12.5.2 Online Versions At the ﬁrst step of the online SOM algorithm, we set up the map size (i.e., select K1 and K2 ) and initialize all representatives {mk } so that they each consist of random values. At each subsequent step of the algorithm, an input vector X is randomly selected from the data set and standardized so that each component variable of X has zero mean and variance one. In this way, no component variable has undue inﬂuence on the results just because it has a large variance or absolute value. We then present X to the SOM algorithm. We compute the Euclidean distance between X and each representative and ﬁnd that node whose representative yields the smallest distance to X. If k ∗ = arg min{ X − mk }, k
(12.3)
where · denotes Euclidean norm, then the representative mk∗ is declared the “winner,” and k ∗ is referred to as the bestmatching unit (BMU) or winning node for the input vector X. Next, we look at those nodes that are “neighbors” of the winning node. A node k ∈ K is deﬁned to be a grid neighbor of the node k ∈ K if the Euclidean distance between mk and mk is smaller than a given threshold c. The set of nodes, Nc (k ∗ ), which are grid neighbors of the winning node k ∗ , is called the neighborhood set for that node. We then update the representatives corresponding to each grid neighbor of the winning node k ∗ (including k ∗ itself) so that each mk , k ∈ Nc (k ∗ ), is closer to X; the simplest way of doing this is to use the uniformly weighted update formula, mk ← mk + α(X − mk ), k ∈ Nc (k ∗ ),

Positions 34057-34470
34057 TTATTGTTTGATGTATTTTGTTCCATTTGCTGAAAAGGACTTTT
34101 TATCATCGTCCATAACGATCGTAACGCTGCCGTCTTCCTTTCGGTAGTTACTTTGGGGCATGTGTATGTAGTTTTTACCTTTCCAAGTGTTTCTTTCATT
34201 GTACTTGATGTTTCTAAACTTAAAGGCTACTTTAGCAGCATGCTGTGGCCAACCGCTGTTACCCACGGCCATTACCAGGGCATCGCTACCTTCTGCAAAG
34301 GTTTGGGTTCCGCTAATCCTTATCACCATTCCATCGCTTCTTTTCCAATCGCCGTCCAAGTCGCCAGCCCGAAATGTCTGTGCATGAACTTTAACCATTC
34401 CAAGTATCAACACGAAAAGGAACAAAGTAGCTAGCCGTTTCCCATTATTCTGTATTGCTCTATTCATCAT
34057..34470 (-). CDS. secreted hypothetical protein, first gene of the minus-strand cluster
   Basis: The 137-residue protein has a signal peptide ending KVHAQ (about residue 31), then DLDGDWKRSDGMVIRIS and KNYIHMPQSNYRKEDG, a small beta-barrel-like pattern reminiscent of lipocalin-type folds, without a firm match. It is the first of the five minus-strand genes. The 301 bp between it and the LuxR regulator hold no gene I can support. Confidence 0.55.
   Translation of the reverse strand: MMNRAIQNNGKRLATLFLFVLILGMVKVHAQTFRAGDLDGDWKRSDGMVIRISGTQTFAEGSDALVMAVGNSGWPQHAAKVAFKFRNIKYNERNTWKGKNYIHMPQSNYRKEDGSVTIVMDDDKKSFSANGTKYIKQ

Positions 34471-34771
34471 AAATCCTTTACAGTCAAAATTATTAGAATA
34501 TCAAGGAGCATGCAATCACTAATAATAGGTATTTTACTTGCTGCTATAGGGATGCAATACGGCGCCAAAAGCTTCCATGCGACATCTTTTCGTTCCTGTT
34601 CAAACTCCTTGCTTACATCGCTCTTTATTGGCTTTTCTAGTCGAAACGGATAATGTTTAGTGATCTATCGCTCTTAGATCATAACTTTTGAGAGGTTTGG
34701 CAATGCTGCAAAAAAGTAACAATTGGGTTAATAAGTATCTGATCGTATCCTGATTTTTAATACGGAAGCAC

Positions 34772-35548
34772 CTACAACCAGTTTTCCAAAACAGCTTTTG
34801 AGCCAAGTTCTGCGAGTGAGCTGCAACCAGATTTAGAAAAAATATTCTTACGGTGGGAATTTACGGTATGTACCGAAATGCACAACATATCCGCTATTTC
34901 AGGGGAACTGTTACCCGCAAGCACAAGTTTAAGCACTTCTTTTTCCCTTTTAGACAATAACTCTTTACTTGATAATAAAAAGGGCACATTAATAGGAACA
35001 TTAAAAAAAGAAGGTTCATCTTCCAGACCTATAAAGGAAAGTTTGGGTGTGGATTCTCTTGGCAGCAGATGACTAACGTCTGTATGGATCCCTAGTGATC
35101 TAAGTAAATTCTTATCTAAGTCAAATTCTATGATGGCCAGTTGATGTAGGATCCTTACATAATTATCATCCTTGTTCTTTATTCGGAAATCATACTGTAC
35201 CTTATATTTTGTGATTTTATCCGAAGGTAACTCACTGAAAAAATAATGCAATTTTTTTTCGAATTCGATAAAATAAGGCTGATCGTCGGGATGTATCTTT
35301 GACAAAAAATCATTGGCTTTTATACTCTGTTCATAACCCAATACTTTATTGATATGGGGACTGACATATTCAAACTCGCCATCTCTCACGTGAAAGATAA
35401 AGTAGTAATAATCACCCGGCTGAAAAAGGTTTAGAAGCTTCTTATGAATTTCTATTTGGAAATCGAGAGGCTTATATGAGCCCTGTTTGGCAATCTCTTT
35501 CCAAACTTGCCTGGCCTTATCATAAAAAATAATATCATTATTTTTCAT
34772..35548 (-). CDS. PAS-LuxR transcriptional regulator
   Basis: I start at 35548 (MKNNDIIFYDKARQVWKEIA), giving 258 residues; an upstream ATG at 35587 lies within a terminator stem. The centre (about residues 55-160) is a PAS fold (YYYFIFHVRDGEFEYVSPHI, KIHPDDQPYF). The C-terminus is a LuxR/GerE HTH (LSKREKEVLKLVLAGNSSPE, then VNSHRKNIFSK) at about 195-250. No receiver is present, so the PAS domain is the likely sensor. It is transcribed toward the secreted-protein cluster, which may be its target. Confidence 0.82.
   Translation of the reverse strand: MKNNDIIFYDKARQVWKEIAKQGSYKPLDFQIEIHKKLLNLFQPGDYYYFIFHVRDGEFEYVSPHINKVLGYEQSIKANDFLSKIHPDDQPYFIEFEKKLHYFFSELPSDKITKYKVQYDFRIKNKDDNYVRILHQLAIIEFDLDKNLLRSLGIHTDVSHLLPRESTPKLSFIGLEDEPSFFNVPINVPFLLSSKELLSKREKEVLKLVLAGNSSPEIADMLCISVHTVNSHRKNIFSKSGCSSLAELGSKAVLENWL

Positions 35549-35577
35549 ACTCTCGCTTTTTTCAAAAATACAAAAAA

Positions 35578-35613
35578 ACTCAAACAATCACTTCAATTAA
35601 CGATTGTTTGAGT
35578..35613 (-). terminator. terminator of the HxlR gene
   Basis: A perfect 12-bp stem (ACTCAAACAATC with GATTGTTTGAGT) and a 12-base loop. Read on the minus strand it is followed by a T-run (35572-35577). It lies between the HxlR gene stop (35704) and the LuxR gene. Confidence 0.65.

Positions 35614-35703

(12.4)
where 0 < α < 1 is a learningrate factor. For k ∈ / Nc (k ∗ ), we set α = 0, so ∗ / Nc (k ), remains unchanged. This process, which is repeated that mk , k ∈ a large number of times, runs through the collection of input vectors one at
434
12. Cluster Analysis